Dear fellow travellers
You probably don't chart your progress through the year with an ecclesiastical calendar. We do, but in truth we cannot really recommend it as a sensible way of confronting modernity. It is all too easy to miss dental appointments, dinner dates and deadlines for tax returns. And the whole calendrical enterprise is even more hazardous if you swerve erratically, as we do, between two quite different calendars: one attuned to the Western Church and the other inspired by Orthodox sympathies.
Today, in that part of Europe which favours Rome over Constantinople, is St John's Day — more precisely, the Solemnity of the Birth of St John the Baptist. The Orthodox communions will wait another 13 days before giving a little festive cheer for St John.
There is a St John's Day reading from the Gospel of St Luke which recalls a family squabble over how the newborn lad should be named. Zechariah was the name of the infant's father so that would have been the obvious choice. But the child's mother had other ideas. "No, he shall be called John," she insisted. Her view prevailed.
Let's face it. “St Zechariah the Baptist” just would not have had the same ring. Lots of gravitas, to be sure, but it just does not trip off the tongue in quite the same way.
Names are endlessly interesting. Meandering around Europe as we do, we encounter lots of different naming conventions. In some places, firstborn sons are indeed often named after their fathers. Elsewhere, it is common to accord to the paternal grandfather the privilege of having a grandson named after him. But neither of these conventions can explain the number of twelve-year-olds in Kosova called Tony. Evidently, as NATO planes bombed Belgrade in 1999, Kosovar Albanians gave thanks by naming their newborn sons after the man whom they judged had nudged NATO into action: Tony Blair. Albanians clearly have a penchant for topical names, for we once ran across a Maradona in Tirana.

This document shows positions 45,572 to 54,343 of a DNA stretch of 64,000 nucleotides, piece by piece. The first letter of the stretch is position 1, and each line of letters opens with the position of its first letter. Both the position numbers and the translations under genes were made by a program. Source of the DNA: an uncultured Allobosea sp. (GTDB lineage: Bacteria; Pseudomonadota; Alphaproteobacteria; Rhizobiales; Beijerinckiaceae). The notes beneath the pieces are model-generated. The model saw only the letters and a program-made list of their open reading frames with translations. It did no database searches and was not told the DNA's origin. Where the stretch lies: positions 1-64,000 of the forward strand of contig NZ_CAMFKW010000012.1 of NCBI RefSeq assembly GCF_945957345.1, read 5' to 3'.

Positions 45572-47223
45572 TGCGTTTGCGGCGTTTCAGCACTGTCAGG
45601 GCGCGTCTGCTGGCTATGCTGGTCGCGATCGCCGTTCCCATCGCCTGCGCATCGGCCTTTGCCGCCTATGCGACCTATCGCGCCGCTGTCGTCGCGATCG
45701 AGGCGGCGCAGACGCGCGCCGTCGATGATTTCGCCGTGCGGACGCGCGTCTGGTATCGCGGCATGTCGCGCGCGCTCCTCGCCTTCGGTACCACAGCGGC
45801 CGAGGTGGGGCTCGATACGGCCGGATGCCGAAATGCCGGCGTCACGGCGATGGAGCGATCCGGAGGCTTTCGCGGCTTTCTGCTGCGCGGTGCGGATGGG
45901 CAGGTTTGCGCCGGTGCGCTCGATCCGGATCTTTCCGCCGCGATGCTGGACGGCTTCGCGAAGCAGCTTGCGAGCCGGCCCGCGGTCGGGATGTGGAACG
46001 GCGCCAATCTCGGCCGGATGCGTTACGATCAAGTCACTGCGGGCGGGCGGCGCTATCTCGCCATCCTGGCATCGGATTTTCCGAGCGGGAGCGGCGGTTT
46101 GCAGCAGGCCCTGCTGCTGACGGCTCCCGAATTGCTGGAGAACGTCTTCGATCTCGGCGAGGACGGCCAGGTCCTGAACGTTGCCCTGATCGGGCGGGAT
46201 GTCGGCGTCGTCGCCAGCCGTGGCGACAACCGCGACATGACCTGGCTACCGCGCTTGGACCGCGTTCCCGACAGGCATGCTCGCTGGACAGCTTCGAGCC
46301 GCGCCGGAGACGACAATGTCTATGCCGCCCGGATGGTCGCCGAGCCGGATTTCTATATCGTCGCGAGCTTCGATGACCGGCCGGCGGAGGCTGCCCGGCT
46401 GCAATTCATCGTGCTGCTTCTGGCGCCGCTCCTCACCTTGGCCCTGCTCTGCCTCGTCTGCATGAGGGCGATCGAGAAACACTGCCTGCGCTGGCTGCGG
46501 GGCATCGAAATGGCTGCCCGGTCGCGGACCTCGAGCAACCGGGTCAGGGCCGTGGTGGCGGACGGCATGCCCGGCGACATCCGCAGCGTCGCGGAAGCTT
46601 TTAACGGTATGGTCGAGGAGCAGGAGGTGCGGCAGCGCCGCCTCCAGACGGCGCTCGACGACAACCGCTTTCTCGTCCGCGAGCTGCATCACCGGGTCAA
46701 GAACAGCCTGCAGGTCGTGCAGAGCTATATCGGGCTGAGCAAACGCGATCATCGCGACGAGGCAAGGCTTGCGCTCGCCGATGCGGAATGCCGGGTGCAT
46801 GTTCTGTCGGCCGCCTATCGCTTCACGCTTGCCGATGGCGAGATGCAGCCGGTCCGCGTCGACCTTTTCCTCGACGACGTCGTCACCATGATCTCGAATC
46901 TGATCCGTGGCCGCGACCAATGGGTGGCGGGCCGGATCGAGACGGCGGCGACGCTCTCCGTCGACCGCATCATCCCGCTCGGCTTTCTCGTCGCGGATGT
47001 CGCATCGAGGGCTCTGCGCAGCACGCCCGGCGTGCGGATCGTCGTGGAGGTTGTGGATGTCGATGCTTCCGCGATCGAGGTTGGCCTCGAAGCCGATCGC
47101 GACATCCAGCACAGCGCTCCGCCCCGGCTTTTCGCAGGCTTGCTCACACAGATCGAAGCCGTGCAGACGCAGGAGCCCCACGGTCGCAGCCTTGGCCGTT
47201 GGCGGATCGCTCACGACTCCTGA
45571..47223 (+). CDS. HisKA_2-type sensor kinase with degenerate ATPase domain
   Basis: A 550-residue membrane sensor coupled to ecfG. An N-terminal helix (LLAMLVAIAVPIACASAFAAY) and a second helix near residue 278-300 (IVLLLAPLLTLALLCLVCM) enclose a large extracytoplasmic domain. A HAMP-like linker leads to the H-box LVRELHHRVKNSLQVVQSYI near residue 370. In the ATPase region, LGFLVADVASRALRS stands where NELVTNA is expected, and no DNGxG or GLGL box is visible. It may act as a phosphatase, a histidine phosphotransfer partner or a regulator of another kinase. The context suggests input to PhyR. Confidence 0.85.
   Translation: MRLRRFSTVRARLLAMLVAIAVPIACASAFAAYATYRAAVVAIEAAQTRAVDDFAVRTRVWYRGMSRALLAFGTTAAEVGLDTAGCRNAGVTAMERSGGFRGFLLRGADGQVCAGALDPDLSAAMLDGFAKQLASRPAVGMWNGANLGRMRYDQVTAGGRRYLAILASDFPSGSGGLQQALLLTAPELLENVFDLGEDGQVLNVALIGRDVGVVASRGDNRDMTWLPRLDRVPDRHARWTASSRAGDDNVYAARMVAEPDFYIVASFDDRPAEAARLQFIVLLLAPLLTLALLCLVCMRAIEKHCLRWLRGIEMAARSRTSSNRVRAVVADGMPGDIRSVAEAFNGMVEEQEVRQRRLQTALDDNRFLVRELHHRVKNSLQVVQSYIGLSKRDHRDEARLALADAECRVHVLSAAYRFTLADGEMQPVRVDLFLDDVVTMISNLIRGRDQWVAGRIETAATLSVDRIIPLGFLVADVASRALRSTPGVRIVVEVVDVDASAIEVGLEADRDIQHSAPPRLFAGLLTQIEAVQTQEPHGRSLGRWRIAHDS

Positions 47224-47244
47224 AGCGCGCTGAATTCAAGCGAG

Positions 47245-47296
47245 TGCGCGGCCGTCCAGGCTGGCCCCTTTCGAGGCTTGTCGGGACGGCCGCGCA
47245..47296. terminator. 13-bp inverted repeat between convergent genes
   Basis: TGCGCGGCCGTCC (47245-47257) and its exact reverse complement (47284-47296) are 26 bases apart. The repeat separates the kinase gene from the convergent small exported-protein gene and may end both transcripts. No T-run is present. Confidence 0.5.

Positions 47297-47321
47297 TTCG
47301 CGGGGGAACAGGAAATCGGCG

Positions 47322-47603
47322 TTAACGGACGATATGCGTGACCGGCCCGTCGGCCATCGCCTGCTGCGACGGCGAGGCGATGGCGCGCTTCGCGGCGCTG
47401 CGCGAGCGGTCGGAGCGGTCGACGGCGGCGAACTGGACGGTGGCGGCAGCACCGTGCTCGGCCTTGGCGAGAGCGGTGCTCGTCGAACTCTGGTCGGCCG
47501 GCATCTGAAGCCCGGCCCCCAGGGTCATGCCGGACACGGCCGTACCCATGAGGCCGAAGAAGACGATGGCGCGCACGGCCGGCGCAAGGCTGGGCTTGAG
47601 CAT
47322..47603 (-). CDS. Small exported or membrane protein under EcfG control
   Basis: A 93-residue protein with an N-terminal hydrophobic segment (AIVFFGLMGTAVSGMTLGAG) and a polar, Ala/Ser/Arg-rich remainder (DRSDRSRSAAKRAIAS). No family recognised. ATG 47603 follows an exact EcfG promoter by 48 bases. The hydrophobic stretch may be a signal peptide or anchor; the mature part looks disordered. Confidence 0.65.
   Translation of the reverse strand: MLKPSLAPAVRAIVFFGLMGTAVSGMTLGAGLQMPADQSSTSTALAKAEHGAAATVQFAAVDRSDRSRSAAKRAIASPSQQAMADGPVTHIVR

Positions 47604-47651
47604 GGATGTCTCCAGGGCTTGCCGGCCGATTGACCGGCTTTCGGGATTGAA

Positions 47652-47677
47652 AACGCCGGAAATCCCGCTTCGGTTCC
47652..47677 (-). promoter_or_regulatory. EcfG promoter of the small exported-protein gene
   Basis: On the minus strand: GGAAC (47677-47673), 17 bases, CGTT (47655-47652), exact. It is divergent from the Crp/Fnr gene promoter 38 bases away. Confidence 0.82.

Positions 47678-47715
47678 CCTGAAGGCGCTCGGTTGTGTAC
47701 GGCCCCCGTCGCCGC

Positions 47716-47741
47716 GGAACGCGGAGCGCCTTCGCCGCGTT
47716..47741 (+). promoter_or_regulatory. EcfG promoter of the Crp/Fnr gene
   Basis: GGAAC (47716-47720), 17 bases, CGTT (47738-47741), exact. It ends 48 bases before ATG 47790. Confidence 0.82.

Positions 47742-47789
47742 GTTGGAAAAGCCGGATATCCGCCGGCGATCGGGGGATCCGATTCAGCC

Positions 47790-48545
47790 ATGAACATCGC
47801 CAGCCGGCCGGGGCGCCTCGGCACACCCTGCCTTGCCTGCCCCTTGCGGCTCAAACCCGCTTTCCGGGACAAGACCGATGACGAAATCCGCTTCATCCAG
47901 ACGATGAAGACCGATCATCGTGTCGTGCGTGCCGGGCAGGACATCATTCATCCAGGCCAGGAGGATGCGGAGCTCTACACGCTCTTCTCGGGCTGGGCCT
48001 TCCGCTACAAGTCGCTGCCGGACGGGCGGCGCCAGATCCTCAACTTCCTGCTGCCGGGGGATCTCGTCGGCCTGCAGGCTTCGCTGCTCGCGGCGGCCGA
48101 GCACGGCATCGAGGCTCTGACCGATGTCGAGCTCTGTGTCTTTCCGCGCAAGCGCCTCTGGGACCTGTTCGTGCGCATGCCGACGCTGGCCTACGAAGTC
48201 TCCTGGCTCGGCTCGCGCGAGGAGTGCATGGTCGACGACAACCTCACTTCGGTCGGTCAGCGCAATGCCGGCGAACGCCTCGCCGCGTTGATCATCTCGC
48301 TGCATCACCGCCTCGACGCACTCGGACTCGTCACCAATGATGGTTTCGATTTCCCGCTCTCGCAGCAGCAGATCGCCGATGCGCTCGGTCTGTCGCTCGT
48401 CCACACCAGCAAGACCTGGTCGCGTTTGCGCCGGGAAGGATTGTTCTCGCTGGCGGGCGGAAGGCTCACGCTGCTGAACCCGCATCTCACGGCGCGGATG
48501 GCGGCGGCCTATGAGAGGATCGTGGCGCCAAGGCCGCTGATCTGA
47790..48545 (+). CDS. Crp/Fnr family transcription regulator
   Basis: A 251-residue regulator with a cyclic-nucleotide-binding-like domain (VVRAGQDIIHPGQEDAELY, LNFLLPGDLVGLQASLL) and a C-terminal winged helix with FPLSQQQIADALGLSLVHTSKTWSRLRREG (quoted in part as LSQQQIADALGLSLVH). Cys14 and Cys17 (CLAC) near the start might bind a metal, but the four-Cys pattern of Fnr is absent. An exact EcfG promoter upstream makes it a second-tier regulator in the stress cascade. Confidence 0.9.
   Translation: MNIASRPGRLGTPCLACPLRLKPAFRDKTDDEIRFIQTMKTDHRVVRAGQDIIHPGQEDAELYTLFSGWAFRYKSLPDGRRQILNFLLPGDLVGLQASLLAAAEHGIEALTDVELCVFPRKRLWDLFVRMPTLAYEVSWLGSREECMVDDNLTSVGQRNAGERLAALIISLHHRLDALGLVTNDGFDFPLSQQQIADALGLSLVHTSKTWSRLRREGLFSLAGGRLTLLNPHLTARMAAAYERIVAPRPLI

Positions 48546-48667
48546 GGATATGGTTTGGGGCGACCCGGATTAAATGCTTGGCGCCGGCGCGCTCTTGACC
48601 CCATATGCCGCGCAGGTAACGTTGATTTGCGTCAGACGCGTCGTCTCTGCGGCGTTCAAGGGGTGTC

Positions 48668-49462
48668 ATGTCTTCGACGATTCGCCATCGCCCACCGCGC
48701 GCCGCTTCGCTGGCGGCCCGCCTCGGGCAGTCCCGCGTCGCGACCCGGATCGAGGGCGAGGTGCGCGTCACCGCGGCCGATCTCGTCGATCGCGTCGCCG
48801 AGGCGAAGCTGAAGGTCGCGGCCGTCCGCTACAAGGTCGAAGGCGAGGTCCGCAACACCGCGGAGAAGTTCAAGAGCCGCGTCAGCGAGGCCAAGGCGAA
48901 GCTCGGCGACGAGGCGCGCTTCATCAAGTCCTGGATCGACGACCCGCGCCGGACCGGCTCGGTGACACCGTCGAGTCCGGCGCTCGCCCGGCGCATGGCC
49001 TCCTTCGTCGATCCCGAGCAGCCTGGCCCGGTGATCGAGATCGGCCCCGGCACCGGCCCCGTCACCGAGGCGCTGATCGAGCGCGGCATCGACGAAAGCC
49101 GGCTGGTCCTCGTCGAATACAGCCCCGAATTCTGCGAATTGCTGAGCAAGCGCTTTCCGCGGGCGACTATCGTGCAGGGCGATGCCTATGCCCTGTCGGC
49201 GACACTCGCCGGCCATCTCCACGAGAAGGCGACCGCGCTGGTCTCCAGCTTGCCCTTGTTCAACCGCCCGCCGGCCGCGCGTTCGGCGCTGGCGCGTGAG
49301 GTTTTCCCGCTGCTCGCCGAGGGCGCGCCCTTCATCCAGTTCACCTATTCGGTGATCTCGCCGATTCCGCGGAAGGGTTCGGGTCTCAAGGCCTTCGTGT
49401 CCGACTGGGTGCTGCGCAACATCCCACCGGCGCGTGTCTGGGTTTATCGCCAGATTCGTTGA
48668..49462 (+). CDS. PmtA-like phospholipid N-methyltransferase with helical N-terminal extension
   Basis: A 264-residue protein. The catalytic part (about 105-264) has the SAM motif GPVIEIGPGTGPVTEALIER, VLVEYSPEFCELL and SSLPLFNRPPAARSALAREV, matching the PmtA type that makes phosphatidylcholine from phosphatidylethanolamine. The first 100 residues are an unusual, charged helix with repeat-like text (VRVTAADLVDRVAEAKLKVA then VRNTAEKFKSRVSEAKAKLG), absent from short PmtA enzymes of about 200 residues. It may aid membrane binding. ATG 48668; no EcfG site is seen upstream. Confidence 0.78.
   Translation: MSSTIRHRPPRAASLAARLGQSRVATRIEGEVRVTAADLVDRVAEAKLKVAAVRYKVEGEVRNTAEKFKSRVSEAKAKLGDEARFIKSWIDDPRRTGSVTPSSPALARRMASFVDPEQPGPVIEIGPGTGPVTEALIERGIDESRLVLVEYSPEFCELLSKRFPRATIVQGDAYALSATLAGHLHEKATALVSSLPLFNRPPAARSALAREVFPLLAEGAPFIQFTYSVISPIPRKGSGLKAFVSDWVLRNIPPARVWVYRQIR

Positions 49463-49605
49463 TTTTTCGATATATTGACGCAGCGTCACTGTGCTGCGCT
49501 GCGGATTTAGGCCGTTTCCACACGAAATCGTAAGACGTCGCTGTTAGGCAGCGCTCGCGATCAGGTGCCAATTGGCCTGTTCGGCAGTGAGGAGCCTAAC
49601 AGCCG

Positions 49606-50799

The naming of firstborn sons often reveals a subtle calculus of social rank and possible eventual material or spiritual benefit. The German habit of giving the middle name Maria to their sons is surely a sound insurance policy in the salvation stakes.
But what particular calculus impelled a generation of East Germans to burden their sons with names like Maik (pronounced Mike of course) or Kevin? Even Brian had the occasional outing in the Democratic Republic east of the Elbe, but the challenge of securing a good phonetic rendering in German meant that the name was sometimes spelt Brain. Tough on the lads so burdened for life.
Kevins have hardly had an easier time of it. The German comedian Michael Mittermeier once rather harshly quipped: "Only druggies and Ossies are called Kevin." Names come and names go. No surprise perhaps that the Christian name Adolf, which had from 1850 enjoyed great currency as one of the most popular boy's names in Germany, took an absolute beating after 1945 and slid right down the league tables.
John the Baptist is the prototypical John. He came to an unhappy end, which one might have thought would do nothing to promote the enduring popularity of the name. Nobody wants his or her head served up on a platter. Despite that, or perhaps because of the manner of his demise, John the Baptist set a trend. Two thousand years later, John is still the world's most popular Christian name for firstborn sons.
Nicky Gardner and Susanne Kries
(editors, hidden europe magazine)